Alcohol doesn't tend to make you see more clearly, but in Denis Duthie's case a bottle of whisky literally saved his sight.
The 65-year-old Taranaki man suddenly went blind when vodka he had been drinking reacted with his diabetes medication. He regained his sight only after hospital staff administered expensive whisky.
Mr Duthie, a catering tutor at New Plymouth's Western Institute of Technology, had been celebrating his parents' 50th wedding anniversary in June by having a few vodkas from a bottle his students had given him as a present.
When he walked into a bedroom in his home everything suddenly went black.
"I thought it had got dark and I'd missed out on a bit of time but it was only about half-past-three in the afternoon. I was fumbling around the bedroom for the light switch but ... I'd just gone completely blind."
He thought he'd sleep it off, but the next morning he still couldn't see a thing, so went to Taranaki Base Hospital.
"I don't remember much after I arrived in hospital. They put me onto the trolley and into the theatre straight away.
"I know the doctor told my wife to say goodbye because they didn't think I'd be coming out again."
The surgeon later told him a strong smell like nail polish remover had come out of the incision in his stomach.
"They asked me if I'd been drinking that and I said 'Jesus no'. They didn't know what was going on."
The doctor thought he might have formaldehyde poisoning, which is associated with ingesting methanol and can be treated by administering ethanol - the type of alcohol found in alcoholic beverages.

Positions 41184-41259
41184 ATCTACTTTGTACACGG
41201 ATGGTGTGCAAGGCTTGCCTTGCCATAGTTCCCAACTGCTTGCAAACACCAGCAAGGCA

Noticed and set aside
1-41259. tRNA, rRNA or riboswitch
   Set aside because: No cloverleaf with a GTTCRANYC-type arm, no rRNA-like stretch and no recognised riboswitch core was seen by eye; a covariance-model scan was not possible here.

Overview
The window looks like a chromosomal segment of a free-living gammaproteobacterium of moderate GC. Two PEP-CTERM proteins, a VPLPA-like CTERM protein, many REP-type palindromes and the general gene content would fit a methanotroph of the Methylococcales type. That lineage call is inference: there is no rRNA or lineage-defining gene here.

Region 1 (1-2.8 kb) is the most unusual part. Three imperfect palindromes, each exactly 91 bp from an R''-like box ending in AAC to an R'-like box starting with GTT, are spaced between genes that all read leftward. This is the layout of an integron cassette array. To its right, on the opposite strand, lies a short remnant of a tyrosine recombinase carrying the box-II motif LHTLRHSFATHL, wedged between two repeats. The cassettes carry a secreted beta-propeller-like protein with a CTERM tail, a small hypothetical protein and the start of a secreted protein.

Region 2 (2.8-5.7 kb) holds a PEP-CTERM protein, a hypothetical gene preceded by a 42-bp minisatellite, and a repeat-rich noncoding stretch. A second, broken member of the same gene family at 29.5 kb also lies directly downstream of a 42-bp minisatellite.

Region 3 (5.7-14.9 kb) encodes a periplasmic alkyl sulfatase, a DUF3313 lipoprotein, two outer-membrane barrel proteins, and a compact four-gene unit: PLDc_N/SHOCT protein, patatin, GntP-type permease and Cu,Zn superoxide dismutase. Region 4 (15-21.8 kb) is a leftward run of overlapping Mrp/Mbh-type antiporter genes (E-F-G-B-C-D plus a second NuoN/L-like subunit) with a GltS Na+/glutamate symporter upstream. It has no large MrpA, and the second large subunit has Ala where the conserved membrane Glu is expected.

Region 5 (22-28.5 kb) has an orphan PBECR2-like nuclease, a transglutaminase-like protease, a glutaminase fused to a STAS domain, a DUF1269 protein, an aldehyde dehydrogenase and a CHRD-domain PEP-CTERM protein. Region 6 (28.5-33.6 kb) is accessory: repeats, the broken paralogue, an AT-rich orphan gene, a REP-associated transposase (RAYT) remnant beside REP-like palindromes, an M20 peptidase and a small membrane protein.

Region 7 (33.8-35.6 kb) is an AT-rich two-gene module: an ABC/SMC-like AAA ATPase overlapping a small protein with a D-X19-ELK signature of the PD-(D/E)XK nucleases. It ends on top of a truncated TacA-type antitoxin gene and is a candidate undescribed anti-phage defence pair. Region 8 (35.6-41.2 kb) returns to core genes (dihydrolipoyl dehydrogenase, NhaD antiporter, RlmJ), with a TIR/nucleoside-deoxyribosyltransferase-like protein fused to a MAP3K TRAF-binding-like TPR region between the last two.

There wasn't enough medical ethanol available in the hospital, so the registrar nipped down to the local bottle store and picked up a bottle of whisky.
"Johnnie Walker Black Label. It was good whisky, yeah."
They dripped the whisky - which retails for about $55 a bottle - into his stomach through a tube, and hoped for the best.
"I woke up five days later and I could see as soon as I could open my eyes," Mr Duthie said.
He was feeling "good as gold" and was most impressed by the hospital's improvised treatment.
"I thought it was pretty bloody good - I'm alive. The hospital was absolutely awesome. Couldn't have been better."
Auckland City Hospital intensive care medicine specialist Tony Smith said administering ethanol was a well-established treatment for methanol poisoning.
It worked because the ethanol competed with the methanol and prevented it from being metabolised into harmful formaldehyde, which can cause blindness.
"There are two potential ways of doing it: one is to give intravenous ethanol through a drip, but that is not available in all hospitals. There is also nothing wrong with supplying that alcohol via the gastro-intestinal tract, which is what they've chosen to do in this circumstance, and that's a well established treatment. If the patient's awake they can just drink it."
Dr Smith said methanol poisoning could be caused by home-brewed alcohol which had not been made using the standard process.
Mr Duthie was told his condition had been caused by the vodka reacting with his diabetes medication.
He had decided to speak about his ordeal to warn other diabetics: "If you're a diabetic, take it easy," he said.
He hadn't touched alcohol since being released from hospital.